Frankie’s Modern Diner
910 Government St #38
Phone: (778) 265-8575
Many, many moons ago, Frankie’s Modern Diner was once known Ric’s Steakhouse and before then, it was The Cheesecake Cafe. I miss the latter brand name and the rumour I heard was that the owners did not want to pay the licensing fee and rebranded until a name stuck. I seem to recall there was a Nanaimo-based Frankie’s too, but I don’t go up island often enough to find out if they are still around. In this updated post, this operation has moved south and with this corner having new owners, the changes are pleasant. According to some people who have talked to me in person, they are regulars for a reason.
With Capital City Comic Con near, it’s only fair to come in to see what this operation offers. Thankfully, the current management has not forgotten the heydays of when I visited this corner often. I enjoy browsing the window display of the desserts. Although the variety was not the same as I recall from years ago, I’m glad there is a daily feature dessert, instead of the ordering from their four standard staples – apple pie, molten chocolate cake, new york style vanilla cheesecake and key lime. I will have to give an update as I know I’ll be returning for another bite during this show. The ambience of this place is great and service is very friendly. I knew one visit is not enough.
1218 Wharf St,
Phone: (250) 590-7370
When the waitresses at Shima admit Victoria, BC has way too many Japanese restaurants, I have to wonder when some will close up shop out of frustration to get a regular clientele or which operation stands out as the best? I’m sure there’s a list out there which locals has voted on as the best. I can’t say I completely agree either.
This operation has been around since 2010. While I have walked by on many an occasion, the desire to try this place out was limited. The menus on display showed prices were above average and they did not offer anything unique when compared to other operations.
For some reason, James Shaw tagged along. As we both settled in a cozy corner, we both eyed the same item on the menu: a clam miso soup. I had to go for my traditional staples, a sunomono salad (perhaps one of the best I’ve had since the chef did not skimp on the octopus) and a deluxe platter of nigiri. To sum up my buddy’s thoughts on the said soup: you get your money’s worth ($6). Not only are the servers very generous in the serving of this mollusk, but also the aroma had feeling I ordered the wrong starter.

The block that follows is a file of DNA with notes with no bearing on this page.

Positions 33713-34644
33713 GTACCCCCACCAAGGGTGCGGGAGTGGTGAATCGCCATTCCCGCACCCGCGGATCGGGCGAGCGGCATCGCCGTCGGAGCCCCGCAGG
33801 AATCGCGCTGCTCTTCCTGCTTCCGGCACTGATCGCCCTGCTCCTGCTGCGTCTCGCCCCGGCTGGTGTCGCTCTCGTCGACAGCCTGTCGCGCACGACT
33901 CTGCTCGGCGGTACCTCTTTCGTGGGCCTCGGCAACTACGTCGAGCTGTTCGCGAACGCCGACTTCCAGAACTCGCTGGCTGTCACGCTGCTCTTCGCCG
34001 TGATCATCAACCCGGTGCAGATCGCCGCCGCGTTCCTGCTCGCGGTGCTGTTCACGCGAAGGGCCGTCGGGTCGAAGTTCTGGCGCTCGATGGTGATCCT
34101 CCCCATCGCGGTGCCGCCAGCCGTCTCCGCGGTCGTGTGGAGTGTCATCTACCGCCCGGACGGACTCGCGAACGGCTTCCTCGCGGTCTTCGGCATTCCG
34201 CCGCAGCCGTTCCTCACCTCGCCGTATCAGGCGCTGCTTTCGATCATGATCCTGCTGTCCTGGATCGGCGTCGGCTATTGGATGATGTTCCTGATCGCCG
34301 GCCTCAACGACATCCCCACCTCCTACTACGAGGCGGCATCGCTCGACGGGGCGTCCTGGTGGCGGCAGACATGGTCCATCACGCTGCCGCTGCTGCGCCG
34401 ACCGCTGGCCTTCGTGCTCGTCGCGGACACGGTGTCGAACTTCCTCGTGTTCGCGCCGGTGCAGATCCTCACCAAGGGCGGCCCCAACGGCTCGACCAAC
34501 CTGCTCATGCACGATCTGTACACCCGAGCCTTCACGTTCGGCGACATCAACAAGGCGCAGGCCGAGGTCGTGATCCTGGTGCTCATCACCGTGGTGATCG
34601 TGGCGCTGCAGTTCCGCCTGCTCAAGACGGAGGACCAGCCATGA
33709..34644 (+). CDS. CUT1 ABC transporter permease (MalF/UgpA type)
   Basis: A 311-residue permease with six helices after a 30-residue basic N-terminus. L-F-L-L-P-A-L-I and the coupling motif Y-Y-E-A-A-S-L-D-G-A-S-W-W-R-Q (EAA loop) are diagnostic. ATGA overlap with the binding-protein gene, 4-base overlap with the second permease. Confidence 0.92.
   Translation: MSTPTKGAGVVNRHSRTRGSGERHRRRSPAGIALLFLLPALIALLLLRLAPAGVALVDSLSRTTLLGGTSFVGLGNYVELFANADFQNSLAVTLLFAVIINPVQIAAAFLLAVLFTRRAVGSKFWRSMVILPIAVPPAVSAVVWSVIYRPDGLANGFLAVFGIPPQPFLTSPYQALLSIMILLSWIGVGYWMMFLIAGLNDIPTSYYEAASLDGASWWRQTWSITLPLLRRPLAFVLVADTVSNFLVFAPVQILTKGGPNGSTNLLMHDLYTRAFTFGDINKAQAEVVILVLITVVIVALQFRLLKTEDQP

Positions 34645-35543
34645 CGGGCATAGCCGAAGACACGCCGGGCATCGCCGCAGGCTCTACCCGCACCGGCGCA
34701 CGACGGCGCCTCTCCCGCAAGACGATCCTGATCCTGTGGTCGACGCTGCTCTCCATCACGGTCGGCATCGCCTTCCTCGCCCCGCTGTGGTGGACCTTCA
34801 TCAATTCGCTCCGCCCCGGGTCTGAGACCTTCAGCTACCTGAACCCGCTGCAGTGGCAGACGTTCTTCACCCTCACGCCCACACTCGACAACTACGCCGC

1011 Broad Street
J: New Year’s day offers very few places for people to dine. Many of the city’s restaurants, cafés and bistros are closed up tight because there is probably very little money to be made in the tourist off-season. And they are probably correct, at least where downtown Victoria is concerned. After Christmas and Boxing Day, who really has money to dine? And what about those New Year’s hangovers?
But neither that or empty wallets appeared to deter people from going to Pagliacci’s. They are a local landmark on the restaurant scene for the last 34 years. Artists like Jim Byrnes (Highlander the Series, Beast Wars) have eaten here and even the great Etta James performed at Pag’s for their tenth anniversary. Even the owner, Howie Siegel is still a local celebrity. Originally, he was a Jewish kid from the Big Apple. Here at Pag’s, Howie brought a little of what makes New York City desirable into a little corner of the Inner Harbour.
603 Douglas St.,
The rustic flavour of the Old Spaghetti Factory is one of the main draws for some tourists. But for locals, you either love it or hate it.
Originally started in Portland, Oregon, the chain became popular and expanded to all ports at sea. For those people coming out of the Victoria bus depot or the Coho ferry, this restaurant may very well be the first place people can go to have a fast meal before heading off to other destinations unknown.
A22-633 Courtney St.
In a mad rush to a Springboard Lecture to launch 2013’s Victoria Film Festival, a quick bite was needed. Inside Nootka Court, I lucked out at seeing that Uchida was still open. I remember this place used to be Daidoco, but this operation closed before James and I could return to weigh in at more of the tastes this Japanese diner offered.
Float Home Village
12 Erie Street
On a beautiful sunny day, I had to go out and check out Puerto Vallarta Amigos’ new digs at Fisherman’s Wharf. They are well known for their tacos, and the Espinoza family (who runs this operation) have certainly cemented their status in, an irony of ironies, a floating base of operations. Appropriately enough, by being located in fish territory, their seafood options intrigued me. And with James working yet again, I was on my own to fill two stomachs than one. Fortunately the day included opening ceremonies festivities, like dancing. A few spectators even joined in so they could work off their meals.